Creative Nonfiction explores Pittsburgh in Words with seven original essays. | Book Reviews + Features | Pittsburgh | Pittsburgh City Paper
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Creative Nonfiction explores Pittsburgh in Words with seven original essays. 

Pittsburgh in Words
Creative Nonfiction, 55 pages, $15

 

"Writing about Pittsburgh" is a fraught enterprise. You either get tangled in clichés – don't make me repeat them – or spend half your time denying the clichés have snared you.

So what's surprising about Pittsburgh in Words, the 250th-birthday offering to the city from the locally based Creative Nonfiction Foundation, is that some of its most successful essays do accept the challenge of defining the place.

The short volume's seven pieces were commissioned by editor Lee Gutkind and crew out of more than 60 proposals submitted. And for sure, one of the better contributions simply implies Pittsburgh by thoroughly telling a story set here. In "M. Berger Co.," New York-based journalist Jeremy Smerd traces the history of the family business – and how, as something of a free spirit and nothing of a salesman, he faces a fading legacy built largely on military surplus. Smerd's enthusiastic evocation of the mercantile verve of his forebears is subtly tempered by a sense of mortality, and by the inevitability of change as played out in a Hill District stockroom.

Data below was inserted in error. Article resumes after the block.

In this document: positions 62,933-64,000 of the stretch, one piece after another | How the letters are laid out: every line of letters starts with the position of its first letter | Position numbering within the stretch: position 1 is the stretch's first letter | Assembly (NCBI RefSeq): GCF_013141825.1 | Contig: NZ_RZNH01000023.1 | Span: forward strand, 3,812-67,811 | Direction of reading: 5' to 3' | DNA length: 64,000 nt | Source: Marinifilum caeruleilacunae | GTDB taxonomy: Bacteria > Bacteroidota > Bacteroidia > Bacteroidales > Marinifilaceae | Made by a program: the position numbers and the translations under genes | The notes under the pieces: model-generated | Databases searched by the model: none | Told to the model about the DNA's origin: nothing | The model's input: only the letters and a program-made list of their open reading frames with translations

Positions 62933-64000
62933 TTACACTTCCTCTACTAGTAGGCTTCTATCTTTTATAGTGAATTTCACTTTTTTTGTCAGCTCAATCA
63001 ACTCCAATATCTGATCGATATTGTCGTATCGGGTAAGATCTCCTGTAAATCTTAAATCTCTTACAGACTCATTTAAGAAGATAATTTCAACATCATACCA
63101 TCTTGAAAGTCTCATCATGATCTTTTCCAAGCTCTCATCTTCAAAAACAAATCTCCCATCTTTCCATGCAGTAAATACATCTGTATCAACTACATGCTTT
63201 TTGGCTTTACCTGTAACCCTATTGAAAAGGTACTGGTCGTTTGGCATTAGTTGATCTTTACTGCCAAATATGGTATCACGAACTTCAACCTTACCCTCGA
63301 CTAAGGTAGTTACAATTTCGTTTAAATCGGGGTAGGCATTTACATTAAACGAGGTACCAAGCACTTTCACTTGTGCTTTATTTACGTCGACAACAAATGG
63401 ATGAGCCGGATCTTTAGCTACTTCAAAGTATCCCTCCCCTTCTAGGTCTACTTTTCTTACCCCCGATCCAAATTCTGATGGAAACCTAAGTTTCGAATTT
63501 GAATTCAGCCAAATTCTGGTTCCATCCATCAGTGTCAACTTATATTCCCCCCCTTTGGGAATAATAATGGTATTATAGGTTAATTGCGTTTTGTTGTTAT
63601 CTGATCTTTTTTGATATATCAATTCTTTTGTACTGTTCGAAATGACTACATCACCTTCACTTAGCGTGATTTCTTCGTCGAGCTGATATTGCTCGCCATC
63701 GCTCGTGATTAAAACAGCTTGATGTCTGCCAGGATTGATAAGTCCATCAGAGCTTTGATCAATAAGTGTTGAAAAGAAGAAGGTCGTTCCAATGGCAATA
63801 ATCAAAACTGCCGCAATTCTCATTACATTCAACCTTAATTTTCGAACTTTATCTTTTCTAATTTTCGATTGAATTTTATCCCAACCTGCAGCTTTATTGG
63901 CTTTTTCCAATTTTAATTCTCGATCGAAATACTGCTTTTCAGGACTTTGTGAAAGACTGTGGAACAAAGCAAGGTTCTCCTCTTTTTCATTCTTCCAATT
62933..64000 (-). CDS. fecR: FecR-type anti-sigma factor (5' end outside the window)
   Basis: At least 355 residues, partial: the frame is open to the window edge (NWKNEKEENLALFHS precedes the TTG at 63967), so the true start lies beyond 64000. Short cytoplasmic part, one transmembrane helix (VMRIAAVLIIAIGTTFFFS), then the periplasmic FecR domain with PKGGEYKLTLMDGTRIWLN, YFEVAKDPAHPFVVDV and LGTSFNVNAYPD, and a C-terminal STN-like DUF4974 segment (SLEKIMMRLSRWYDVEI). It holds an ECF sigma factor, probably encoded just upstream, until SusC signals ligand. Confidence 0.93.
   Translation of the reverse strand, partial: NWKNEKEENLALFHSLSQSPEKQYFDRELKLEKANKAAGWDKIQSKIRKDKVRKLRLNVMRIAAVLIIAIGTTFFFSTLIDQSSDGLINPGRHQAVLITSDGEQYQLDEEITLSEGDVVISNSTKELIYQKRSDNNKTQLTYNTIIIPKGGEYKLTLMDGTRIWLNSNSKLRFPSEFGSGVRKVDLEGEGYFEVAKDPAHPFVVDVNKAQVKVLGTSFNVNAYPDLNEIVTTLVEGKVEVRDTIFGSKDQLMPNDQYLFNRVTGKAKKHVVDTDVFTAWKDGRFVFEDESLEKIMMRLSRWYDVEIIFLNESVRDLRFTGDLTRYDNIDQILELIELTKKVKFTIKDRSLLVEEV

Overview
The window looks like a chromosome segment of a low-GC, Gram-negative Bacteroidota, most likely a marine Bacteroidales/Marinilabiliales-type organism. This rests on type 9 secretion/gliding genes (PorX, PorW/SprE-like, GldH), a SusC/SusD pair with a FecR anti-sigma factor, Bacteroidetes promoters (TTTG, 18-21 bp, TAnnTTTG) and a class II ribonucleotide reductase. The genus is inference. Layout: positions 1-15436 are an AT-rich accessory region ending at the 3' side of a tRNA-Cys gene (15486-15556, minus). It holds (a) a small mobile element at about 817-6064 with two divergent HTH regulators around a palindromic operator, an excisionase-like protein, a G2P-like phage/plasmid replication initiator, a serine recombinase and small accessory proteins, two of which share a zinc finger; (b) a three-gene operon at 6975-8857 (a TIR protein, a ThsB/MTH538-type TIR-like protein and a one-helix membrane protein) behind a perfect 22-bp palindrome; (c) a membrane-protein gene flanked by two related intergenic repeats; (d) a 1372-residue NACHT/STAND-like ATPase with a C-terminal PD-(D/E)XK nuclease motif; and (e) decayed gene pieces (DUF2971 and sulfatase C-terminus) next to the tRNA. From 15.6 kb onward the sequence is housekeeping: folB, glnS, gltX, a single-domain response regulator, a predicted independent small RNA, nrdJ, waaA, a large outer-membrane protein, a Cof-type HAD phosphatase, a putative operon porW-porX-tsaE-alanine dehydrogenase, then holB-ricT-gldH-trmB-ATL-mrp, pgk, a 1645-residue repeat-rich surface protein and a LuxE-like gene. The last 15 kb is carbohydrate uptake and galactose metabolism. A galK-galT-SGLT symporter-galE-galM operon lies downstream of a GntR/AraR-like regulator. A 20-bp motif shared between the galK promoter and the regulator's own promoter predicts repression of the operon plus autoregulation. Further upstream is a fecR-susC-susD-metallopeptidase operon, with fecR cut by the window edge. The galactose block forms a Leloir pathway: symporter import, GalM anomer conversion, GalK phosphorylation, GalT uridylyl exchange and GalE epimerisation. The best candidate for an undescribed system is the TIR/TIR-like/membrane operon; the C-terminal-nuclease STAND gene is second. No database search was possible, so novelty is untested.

Other pieces, less successful, do take an iconic approach. Erin E. Tocknell's "Rowing Through the Ruins" has an interesting premise: As a competitive rower at Carnegie Mellon, she grew fascinated by the communities she slipped past on the pre-dawn Allegheny after taking a class taught by professor David Demarest called "Reading the Built Landscape." But while Tocknell details her growing appreciation for the work done by faceless, vanished laborers in now-crumbling mills, there's too little irony in her literary juxtaposition of their back-breaking work with her optional, if strenuous pursuit of sport.